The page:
Lee Purser spent most of the day Monday staring out a window in District Judge Tom Walker’s courtroom as prosecutors and defense attorneys presented evidence to the judge in the Lone Grove man’s non-jury, first-degree murder trial.

 


Lee Purser spent most of the day Monday staring out a window in District Judge Tom Walker’s courtroom as prosecutors and defense attorneys presented evidence to the judge in the Lone Grove man’s non-jury, first-degree murder trial.


District Attorney Craig Ladd and Assistant District Attorney Heather Cooper called five state’s witnesses to the stand Monday morning and entered photographs and reports, including DNA evidence, they believe prove that while the 27-year-old man does have a mental illness, he was rational when he murdered his mother, Pam, on June 17, 2007. Defense attorneys carried the evidence ball during the afternoon session, also calling five witnesses and entering evidence they hope will convince Walker their client is not guilty by reason of insanity.


State’s witnesses included OSBI Agent Renee Childress, who led the investigation into the murder, and Purser’s brother, Gene.


Childress testified Purser was rational and competent during interviews about his mother’s death, but “writings” including numerous pages titled “The Book of Lee,” did indicate some mental-health issues.


Childress also told Walker that Purser denied he had changed the clothing he had been wearing after his mother’s body was discovered. However, videotape evidence proved he had changed clothes and DNA evidence found on one of his shoes linked him to the murder, as did DNA evidence from the victim’s hands, which had sustained defensive wounds.


Gene Purser testified he had found his mother’s body after receiving telephone calls from his brother saying their mother wasn’t answering her phone or door. Purser’s brother said he found his mother’s car parked in the garage, the house dark and the family’s dogs and his sobbing toddler son, who was in his grandmother’s care, standing at the door. He discovered his mother’s body in her bedroom and immediately called for help.


He also talked about previous problems between his brother and mother, adding his brother held “grudges” against their mother.


Defenses witnesses included Purser’s father, Don, who told the judge his son had been diagnosed as being a paranoid schizophrenic. He said his son refused to stay on medication and described several years of disruptive and defiant behavior. The father said Purser blamed his parents for his problems and had also threatened his life, but a week before the murder he received a phone call from his son.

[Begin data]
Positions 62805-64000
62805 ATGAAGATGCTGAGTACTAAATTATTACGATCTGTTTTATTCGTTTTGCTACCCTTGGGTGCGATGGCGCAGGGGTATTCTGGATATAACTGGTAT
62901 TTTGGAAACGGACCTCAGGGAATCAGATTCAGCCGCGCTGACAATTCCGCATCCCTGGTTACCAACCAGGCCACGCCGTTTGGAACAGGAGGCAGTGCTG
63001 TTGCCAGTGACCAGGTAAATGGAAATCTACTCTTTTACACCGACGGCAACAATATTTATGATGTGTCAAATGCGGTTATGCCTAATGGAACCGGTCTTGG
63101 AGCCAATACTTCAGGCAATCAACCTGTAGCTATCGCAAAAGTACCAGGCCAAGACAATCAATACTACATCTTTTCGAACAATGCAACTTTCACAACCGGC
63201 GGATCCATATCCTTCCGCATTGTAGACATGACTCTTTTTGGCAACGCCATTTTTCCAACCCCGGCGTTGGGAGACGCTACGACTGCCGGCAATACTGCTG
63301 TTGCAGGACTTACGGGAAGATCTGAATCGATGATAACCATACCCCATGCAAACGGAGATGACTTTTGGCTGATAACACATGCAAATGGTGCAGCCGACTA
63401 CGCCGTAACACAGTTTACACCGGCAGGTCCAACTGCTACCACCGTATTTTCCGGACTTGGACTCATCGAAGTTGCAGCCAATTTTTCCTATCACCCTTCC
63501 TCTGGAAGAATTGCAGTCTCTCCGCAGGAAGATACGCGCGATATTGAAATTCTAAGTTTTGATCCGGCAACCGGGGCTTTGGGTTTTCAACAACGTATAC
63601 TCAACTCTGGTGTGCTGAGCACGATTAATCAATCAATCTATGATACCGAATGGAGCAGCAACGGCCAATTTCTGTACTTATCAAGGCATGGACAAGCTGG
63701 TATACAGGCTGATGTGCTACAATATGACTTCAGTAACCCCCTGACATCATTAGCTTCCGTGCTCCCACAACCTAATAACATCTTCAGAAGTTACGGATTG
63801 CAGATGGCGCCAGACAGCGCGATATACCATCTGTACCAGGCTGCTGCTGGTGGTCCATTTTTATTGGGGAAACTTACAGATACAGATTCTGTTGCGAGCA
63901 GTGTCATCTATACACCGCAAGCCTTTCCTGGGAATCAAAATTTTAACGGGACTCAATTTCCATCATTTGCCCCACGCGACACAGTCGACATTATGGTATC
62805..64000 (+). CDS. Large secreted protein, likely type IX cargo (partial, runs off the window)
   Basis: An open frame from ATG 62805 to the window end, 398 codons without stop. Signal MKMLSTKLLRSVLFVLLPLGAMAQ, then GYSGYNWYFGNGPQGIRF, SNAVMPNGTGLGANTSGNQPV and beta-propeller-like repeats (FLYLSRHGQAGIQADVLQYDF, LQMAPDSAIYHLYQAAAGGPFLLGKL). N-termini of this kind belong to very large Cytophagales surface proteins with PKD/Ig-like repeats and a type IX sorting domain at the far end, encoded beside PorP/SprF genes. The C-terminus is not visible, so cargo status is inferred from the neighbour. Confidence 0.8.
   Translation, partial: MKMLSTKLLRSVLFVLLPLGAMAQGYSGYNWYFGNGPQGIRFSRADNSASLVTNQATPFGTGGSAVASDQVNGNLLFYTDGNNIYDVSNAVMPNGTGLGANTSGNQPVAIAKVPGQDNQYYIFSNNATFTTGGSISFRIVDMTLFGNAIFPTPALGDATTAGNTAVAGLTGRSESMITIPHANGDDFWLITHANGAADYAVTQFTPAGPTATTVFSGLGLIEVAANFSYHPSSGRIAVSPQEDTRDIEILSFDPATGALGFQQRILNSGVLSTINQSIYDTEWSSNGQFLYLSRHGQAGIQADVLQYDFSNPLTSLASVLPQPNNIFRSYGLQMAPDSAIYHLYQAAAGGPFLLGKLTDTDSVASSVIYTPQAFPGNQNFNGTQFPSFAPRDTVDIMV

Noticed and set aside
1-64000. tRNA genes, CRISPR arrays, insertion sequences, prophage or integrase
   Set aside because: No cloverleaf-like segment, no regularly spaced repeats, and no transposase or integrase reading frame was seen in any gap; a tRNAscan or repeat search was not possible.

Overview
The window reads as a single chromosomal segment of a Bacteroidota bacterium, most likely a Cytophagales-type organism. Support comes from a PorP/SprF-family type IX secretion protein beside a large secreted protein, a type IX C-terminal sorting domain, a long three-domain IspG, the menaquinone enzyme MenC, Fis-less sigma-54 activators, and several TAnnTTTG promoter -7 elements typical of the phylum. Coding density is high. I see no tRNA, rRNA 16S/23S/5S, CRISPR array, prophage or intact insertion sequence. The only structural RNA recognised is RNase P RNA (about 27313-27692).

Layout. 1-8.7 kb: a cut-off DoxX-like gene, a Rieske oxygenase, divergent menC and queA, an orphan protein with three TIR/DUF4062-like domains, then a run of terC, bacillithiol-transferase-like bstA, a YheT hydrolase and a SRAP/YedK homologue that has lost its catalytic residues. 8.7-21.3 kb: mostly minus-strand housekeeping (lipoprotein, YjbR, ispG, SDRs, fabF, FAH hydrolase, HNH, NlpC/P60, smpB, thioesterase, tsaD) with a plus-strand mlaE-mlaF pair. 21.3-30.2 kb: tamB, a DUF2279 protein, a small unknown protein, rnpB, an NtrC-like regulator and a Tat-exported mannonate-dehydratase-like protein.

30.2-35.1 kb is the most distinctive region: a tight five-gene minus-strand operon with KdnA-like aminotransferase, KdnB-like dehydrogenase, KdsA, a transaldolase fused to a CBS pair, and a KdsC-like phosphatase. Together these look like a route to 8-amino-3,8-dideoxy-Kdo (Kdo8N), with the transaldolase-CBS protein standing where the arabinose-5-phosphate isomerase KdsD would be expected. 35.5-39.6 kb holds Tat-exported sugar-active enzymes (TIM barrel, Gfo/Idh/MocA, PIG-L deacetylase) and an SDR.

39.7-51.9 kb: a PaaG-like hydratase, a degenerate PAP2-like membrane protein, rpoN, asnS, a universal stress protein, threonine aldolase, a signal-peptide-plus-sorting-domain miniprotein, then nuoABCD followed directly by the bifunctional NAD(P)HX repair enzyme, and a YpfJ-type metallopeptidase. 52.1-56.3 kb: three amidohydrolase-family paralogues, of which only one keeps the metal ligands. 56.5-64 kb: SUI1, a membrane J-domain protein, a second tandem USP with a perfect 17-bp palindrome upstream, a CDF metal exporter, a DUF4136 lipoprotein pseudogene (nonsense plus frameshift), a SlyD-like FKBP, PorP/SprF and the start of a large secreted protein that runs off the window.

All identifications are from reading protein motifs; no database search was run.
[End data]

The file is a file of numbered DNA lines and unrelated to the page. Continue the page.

“He said he was ready to get some help,” Don Purser said, adding he called his ex-wife to share the news.


Just hours after the murder the next day, the father said he spoke with Childress, telling her “Lee is fragile.” But at the time, he said, he did not tell the agent about his son’s mental condition.


The defense star witness, psychologist Jeanne Russell, testified she had examined Purser and believed at the time of the slaying Purser “Didn’t know what he had done was wrong.” Russell said during an interview with the defendant, he told her he believed “God didn’t have a clue” .... He was suppose to kill his father and his mother, who was “A witch who had reversed the world and it would send all the saints to hell.”


Russell said Purser told her he would have set his mother’s house on fire but didn’t because his nephew was inside.


Under cross-examination, Russell admitted Purser’s description of the murder and his allegations that he had left his mother alive and “in God’s hands,” was vastly different from the violence he had committed. She also admitted her reports only reflected what questions Purser answered, but did not indicate those questions that he had ignored, nor did it include statements from others concerning her client’s behavior or the fact that even in his “writings” he never mentioned a belief that he was assisting God. And she confirmed that while she had testified in criminal cases more than 100 times, it was always as a defense witness.


The case is now being considered by Walker, who will render a verdict at 1:30 p.m. Monday.


Walker agreed to hear the non-jury trial in December just two weeks before Purser was supposed to be tried by a jury. Both the defense and the state motioned for the non-jury trial, which axed the case from the regular jury docket conducted earlier this month.


Purser remains held on a $2 million bond at the Carter County Detention Center, pending Walker’s decision.


Marsha Miller 221-6529